The Most Terrifying Horror Games Of All Time

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With Halloween just around the corner, OGN is paying tribute to the absolute greatest scares in gaming history. Read on, if you dare, for the most terrifying horror games of all time.

Luigi’s Mansion:

A sharp departure from the main Mario Bros. series, this cosmic body-horror survival game marks the beginning of Nintendo’s obsession with Luigi’s decaying psyche.



The 1993 original will forever be remembered in video game history as the game that introduced humankind to the spooky concept of hell.


The House Of The Dead:

This light-gun title’s horror is purely psychological. It reveals the depraved monsters all humans are capable of becoming, how quickly we as a species resort to violence if we are merely charged by a ravenous, hemorrhaging zombie.



A classic FPS that allowed players to step into the shoes of a real F.E.A.R. agent, working with members of B.O.O., S.C.A.R.Y., and A.H.H.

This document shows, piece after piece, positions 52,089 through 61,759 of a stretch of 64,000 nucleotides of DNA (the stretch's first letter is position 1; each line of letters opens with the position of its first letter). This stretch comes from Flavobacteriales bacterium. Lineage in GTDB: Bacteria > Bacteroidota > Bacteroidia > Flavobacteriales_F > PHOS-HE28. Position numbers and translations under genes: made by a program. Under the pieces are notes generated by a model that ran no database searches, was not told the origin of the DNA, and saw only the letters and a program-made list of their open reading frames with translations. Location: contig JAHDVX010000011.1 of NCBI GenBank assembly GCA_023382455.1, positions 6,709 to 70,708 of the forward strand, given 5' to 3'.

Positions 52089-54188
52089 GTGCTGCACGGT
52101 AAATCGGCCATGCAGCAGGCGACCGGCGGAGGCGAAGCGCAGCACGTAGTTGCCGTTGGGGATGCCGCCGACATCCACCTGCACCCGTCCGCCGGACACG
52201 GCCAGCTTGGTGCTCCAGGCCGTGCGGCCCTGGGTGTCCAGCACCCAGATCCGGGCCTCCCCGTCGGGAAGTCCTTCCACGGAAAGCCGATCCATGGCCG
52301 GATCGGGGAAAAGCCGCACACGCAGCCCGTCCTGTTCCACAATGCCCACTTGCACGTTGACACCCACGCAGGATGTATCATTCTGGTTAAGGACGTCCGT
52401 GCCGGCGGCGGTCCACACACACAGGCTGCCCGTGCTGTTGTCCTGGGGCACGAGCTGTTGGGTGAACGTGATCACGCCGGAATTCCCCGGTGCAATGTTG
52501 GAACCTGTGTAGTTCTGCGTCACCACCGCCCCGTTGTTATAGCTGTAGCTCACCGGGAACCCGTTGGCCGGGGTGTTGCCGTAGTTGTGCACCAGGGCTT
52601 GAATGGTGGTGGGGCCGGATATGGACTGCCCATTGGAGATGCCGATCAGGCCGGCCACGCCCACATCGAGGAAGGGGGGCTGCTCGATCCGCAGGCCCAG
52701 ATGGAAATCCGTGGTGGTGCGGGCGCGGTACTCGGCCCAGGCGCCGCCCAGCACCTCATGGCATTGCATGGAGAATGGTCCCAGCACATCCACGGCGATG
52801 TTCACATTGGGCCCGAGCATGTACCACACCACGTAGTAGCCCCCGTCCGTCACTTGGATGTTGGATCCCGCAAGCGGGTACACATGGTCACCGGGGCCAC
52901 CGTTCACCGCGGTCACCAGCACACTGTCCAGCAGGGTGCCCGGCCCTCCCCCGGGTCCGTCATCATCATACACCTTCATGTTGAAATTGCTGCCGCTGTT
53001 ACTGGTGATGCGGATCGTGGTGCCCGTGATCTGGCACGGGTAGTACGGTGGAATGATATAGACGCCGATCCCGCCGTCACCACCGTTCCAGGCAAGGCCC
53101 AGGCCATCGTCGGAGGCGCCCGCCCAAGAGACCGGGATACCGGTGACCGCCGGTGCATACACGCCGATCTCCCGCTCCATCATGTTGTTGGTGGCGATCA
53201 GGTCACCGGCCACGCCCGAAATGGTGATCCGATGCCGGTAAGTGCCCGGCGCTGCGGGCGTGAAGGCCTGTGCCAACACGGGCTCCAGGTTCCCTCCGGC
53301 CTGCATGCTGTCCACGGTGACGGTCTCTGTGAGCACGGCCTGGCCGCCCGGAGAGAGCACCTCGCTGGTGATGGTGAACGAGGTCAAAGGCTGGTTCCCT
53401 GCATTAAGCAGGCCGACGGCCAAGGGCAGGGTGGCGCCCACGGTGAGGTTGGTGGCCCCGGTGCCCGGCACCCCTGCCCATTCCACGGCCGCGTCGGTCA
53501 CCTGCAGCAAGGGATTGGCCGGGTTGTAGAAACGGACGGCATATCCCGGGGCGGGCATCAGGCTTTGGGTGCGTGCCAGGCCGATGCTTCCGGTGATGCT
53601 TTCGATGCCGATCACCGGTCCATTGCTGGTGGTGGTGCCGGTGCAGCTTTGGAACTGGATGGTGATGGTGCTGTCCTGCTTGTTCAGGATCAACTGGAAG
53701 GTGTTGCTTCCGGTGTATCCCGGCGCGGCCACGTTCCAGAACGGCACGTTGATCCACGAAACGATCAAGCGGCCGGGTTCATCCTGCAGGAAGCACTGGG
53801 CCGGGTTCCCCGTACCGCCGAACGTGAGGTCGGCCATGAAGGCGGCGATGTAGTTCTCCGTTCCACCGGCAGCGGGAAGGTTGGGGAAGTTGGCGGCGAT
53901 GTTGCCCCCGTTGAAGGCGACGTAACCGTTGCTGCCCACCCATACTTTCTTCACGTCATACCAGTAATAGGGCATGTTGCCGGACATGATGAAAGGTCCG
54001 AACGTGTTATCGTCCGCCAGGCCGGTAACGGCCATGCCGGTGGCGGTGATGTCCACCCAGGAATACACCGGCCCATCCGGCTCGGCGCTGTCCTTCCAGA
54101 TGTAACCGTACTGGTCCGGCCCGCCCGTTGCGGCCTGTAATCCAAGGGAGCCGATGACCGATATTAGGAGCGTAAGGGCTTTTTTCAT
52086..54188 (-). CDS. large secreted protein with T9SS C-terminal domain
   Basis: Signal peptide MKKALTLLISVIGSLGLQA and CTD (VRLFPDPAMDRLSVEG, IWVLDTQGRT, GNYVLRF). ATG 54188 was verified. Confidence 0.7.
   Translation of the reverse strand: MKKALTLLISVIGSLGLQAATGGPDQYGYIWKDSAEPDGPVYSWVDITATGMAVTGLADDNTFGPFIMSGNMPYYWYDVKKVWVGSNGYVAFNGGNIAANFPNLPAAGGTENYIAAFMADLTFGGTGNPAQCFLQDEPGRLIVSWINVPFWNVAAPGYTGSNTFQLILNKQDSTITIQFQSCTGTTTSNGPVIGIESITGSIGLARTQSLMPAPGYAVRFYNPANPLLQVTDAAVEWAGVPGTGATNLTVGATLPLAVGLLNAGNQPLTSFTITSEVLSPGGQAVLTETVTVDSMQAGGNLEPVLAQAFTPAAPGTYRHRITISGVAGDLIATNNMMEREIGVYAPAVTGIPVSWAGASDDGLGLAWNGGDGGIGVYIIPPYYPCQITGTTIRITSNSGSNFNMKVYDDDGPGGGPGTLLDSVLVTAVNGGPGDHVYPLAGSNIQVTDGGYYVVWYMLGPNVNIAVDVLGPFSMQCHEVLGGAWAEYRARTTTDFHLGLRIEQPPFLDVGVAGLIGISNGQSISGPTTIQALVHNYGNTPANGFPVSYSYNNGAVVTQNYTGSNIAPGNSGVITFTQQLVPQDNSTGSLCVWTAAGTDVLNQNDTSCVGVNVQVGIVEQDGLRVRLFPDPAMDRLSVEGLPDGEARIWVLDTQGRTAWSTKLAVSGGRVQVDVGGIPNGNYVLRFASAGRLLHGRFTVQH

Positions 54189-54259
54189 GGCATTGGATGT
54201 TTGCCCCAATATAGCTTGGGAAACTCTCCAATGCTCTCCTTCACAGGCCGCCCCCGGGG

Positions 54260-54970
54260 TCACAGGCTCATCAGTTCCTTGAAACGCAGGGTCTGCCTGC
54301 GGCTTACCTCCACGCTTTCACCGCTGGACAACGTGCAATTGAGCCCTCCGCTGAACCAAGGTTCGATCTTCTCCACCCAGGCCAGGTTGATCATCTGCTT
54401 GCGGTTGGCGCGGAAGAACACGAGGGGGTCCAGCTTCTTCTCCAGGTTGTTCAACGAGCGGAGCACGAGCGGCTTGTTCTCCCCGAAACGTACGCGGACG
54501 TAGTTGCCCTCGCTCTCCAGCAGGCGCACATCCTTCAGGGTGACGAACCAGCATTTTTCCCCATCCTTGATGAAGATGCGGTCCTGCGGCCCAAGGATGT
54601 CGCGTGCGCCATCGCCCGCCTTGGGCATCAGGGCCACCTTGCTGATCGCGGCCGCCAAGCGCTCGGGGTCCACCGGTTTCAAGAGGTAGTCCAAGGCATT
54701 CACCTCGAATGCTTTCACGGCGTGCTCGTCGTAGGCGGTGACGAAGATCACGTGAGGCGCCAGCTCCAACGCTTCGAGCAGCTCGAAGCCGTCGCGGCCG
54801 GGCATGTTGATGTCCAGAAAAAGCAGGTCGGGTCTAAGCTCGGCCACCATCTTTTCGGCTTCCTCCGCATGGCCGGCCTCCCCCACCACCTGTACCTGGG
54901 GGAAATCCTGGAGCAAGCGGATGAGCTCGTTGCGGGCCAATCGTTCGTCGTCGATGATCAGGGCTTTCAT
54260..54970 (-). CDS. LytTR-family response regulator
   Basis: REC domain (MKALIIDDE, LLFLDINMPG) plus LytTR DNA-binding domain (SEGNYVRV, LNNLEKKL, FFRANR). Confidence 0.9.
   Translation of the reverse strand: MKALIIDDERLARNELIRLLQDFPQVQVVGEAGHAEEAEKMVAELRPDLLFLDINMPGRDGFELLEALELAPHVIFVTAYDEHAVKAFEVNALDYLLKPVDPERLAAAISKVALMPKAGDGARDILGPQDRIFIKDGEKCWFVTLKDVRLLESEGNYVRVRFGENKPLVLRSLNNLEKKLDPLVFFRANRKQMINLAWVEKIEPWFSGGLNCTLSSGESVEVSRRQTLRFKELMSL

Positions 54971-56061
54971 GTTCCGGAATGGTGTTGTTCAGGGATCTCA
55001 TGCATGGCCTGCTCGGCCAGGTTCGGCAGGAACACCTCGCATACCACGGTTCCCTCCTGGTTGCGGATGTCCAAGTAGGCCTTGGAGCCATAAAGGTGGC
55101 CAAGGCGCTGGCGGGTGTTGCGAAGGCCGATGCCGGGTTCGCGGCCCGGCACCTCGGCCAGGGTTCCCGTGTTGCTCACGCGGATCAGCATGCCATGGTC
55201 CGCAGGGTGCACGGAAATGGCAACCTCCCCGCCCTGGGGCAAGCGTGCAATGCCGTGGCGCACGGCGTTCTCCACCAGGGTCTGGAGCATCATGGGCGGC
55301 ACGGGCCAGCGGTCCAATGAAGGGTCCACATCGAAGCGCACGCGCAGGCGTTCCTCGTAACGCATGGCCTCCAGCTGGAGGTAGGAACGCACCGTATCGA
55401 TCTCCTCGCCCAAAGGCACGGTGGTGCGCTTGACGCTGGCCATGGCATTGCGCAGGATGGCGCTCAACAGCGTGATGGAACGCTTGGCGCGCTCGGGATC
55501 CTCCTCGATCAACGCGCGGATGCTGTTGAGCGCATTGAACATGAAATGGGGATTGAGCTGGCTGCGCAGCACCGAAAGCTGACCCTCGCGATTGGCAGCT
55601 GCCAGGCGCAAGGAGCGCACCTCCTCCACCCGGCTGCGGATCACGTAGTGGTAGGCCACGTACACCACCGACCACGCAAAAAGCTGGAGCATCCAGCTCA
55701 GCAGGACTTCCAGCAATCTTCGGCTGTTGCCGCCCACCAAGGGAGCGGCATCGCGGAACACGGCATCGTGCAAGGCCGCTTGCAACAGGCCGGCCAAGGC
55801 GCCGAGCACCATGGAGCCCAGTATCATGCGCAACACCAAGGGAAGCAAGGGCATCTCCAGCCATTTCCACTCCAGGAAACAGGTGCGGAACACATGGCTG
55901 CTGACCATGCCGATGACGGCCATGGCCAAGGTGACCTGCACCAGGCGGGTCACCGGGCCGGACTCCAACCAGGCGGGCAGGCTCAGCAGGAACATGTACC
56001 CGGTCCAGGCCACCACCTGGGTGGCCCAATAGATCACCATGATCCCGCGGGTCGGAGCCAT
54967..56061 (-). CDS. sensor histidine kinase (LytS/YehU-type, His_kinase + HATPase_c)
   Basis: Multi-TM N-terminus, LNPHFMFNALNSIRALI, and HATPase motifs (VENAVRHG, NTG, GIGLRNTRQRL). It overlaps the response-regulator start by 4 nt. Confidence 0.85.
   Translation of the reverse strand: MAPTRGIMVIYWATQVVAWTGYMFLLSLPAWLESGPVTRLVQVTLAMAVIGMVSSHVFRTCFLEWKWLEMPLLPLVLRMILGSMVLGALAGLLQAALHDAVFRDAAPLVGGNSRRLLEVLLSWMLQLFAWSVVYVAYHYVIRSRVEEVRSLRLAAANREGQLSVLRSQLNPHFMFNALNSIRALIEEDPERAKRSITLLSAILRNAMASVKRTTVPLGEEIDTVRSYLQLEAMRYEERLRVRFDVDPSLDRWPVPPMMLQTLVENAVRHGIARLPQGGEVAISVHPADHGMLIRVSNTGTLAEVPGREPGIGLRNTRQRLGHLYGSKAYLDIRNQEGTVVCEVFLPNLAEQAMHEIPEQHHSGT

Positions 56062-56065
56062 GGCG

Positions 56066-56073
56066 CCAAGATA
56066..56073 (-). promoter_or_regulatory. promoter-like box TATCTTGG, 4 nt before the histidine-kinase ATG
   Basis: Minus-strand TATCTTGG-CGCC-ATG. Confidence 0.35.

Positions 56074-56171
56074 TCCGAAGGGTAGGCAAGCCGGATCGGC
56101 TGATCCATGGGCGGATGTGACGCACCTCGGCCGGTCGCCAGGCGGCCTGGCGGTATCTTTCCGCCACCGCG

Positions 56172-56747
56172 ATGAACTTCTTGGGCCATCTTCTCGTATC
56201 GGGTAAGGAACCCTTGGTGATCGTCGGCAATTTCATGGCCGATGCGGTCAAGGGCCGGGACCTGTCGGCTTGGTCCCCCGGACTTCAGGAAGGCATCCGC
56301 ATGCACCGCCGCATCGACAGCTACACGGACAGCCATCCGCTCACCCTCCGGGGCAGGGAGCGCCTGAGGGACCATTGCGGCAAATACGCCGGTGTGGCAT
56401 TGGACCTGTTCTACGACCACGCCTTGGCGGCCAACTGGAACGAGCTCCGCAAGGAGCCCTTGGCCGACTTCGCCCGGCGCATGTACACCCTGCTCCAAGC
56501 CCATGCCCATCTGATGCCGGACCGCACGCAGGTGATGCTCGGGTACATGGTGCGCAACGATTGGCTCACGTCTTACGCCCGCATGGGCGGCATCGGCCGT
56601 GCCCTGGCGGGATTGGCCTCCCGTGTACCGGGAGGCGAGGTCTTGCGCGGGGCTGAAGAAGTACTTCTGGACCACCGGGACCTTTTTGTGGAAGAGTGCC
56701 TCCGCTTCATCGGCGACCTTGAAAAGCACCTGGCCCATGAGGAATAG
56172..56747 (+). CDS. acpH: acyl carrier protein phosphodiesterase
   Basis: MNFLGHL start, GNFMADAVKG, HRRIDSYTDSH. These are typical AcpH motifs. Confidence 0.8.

This universally acclaimed indie darling dared to ask the question: “What would a horror game look like if it won several awards?”


Pokémon Snap:

The inspiration for many later horror games like Outlast and Fatal Frame, this N64 classic left children screaming as they were trapped on a slow-moving railcar, a captive audience to dozens of horrifying wild pocket monsters. The player has no means of protection and only possesses a camera to photograph the objects of their horror.


Fester’s Quest:

Incredible that such a simple NES game could cause such a horrifying, irreparable rift between our brothers. But here we are, 30 years later, and we still do not trust each other.


Alan Wake:

Remedy’s quirky, richly detailed psychological thriller enchanted gamers all over the world upon release in 2010, only for the seemingly inevitable sequel to vanish off the face of the Earth for over a decade. And when you think about it, that—that waiting, that dwindling of hope, that slow extinction of anticipation, fading out of your life like the last embers of a dying star—that’s the greatest horror of all, isn’t it?